In any case, I would likely interpret it in the same way I am interpreting the Proclamation in order to avoid the double bind. The roles assigned could once again define the paramount interests (generally speaking) for the equal partners (God/church for the husband; husband/famiily for the wife; in both cases, subject to God).

Or, of course, I could be wrong about all of this.

 

Blogger Peggy Snow Cahill said ... (March 14, 2005 7:08 AM) 

I think it has something to do with the authority/responsibility connection. The Bishop or other leaders have authority, but they also have the responsibility for what they do with that authority. If I follow my Bishop's counsel, and he is wrong, ultimately he will have to give an accounting for that. Same thing, if I follow my husband's counsel, in good faith, and if he has given me bad direction, he will have to answer for that ultimately. That is why I have never had any desire to hold the Priesthood. The responsibilities which the Lord gave women are enough for me, without more added on top. So, I gladly look to my husband for leadership, and follow his counsel. Does that mean he is in authority over me? Yeah, to some extent, and to that same extent, he will be responsible for it.
Does that make any sense? Of course, we as women are not obligated to do everything our husbands say...only insofar as they hearken to the word of the Lord. I mean, I wouldn't do anything wicked even if my husband insisted (which he wouldn't!), so one's own good judgment and spiritual awareness also come into play. Hope I didn't just compound the confusion!

 

Blogger HP said ... (March 14, 2005 8:35 AM) 

Peggy, your approach is interesting. The problem I have with it is the D&C 121 is pretty clear: attempts to maintain and exert power by invocation of the priesthood alone are unrighteous dominion. So, I don't believe that the stewardship model must apply in family dynamics the way it applies in ecclesiastical settings. Ultimately, regarding family stewardship, I think both parents are held responsible.

 

Anonymous Russ Johnston said ... (March 14, 2005 9:25 AM) 

Nice.

I don't aggree with your assertion that there is a difference between church leaders and fathers. It's not that fathers have more authority, but that church leaders have less than you claim. Section 121 applies to both. Church leaders cannot assert authority by virtue of the priesthood any more than fathers can.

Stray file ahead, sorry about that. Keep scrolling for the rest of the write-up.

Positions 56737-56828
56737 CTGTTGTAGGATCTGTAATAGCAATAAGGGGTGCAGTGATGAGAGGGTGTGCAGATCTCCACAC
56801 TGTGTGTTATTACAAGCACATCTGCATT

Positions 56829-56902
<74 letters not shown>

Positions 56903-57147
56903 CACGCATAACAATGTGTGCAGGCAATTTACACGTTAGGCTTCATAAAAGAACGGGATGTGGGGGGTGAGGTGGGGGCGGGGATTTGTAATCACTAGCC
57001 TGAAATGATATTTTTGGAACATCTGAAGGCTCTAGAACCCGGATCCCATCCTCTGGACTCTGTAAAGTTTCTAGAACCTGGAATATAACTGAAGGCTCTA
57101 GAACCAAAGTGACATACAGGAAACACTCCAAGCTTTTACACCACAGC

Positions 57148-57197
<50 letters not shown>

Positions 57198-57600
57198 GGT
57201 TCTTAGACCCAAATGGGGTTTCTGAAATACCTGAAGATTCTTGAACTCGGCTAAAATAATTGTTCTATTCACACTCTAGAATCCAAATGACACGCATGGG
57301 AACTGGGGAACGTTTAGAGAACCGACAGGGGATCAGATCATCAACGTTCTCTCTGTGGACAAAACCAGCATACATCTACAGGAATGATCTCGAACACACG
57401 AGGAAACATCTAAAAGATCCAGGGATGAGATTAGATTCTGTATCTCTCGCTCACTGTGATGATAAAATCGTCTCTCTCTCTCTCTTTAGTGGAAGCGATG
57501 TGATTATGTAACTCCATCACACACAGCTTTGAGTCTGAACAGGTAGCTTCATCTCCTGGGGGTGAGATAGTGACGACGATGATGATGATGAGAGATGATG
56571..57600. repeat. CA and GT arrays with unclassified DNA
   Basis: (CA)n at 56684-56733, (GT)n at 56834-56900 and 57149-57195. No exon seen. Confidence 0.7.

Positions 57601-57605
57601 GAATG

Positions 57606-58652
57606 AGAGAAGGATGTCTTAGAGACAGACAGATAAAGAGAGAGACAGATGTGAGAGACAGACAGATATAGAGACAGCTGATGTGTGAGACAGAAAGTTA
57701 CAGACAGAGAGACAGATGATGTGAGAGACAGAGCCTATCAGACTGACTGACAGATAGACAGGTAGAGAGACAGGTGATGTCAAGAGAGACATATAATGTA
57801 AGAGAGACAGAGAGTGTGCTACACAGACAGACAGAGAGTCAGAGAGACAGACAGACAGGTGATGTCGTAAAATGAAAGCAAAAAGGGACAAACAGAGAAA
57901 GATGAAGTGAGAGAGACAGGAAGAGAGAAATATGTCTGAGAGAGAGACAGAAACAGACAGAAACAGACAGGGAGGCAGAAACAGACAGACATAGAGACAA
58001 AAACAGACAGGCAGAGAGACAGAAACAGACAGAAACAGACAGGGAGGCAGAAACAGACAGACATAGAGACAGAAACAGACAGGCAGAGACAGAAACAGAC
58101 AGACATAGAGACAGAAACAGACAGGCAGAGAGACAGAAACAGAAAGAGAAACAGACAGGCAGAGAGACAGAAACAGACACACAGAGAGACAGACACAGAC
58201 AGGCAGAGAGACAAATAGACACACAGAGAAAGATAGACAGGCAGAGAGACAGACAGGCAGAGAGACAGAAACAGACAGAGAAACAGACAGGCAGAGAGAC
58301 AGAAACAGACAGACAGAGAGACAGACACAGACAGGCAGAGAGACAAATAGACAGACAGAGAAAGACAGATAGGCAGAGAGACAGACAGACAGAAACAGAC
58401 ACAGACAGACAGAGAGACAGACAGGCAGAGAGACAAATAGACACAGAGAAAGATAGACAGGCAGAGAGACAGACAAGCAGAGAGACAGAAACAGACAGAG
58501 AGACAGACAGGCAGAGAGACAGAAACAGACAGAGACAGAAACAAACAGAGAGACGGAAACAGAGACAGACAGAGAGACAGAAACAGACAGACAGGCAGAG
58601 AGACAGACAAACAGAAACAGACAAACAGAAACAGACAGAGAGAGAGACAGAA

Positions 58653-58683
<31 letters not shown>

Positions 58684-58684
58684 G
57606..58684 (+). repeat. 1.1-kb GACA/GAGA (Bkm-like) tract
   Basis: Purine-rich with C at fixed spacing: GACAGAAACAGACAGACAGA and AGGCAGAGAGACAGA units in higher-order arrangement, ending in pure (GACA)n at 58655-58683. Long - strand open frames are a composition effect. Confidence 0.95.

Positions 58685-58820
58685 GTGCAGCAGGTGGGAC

Anonymous Russ Johnston said ... (March 14, 2005 9:26 AM) 

Nice.

I don't aggree with your assertion that there is a difference between church leaders and fathers. It's not that fathers have more authority, but that church leaders have less than you claim. Section 121 applies to both. Church leaders cannot assert authority by virtue of the priesthood any more than fathers can.

 

Blogger HP said ... (March 14, 2005 10:34 AM) 

The reason why I find a difference between the ecclesiasical order and the familial order is that I don't think it is a sin for authorized priesthood leaders to "govern" in the church, but, according to Pres. McKay, it would be a sin for a father (or a mother) to "govern" in the family. For example, priesthood leaders are authorized, in extreme cases, to exclude others from the community of believers. Parents may kick an offensive child out of the house, but the child remains their own. In both cases, there is the opportunity for unrighteous dominion (in the ecclesiastical case, trying to usurp the authority of higher-ups; in the familial case, trying to establish oneself as the sole authority).

That said, no matter what, as Peggy pointed out initially, none of it works unless all parties concerned are on the same page as God.

 

Anonymous J. Stapley said ... (March 14, 2005 2:45 PM) 

John, you bring up a lot of interesting points. It seems like all of this stems back to the covenants we make. There a couple of ramifications to this: The ideas for men’s and women’s roles that we are talking about apply only to only families where there is a Melkizedek Priesthood holder (and to a greater extent where the couple has gone through the Temple). These roles don’t apply to gentiles. Period.

First of all it is not because men have the priesthood and women don’t. We both have the priesthood, but there are different modes that we currently perform within the priesthood. More specifically men receive the Melkizedek priesthood by Oath and Covenant (basically saying we go to hell for sin or inaction). The covenants of the Temple are not dissimilar. It could be said that men “preside” in the home because they have taken upon themselves the consequences for the state of affairs, if you will.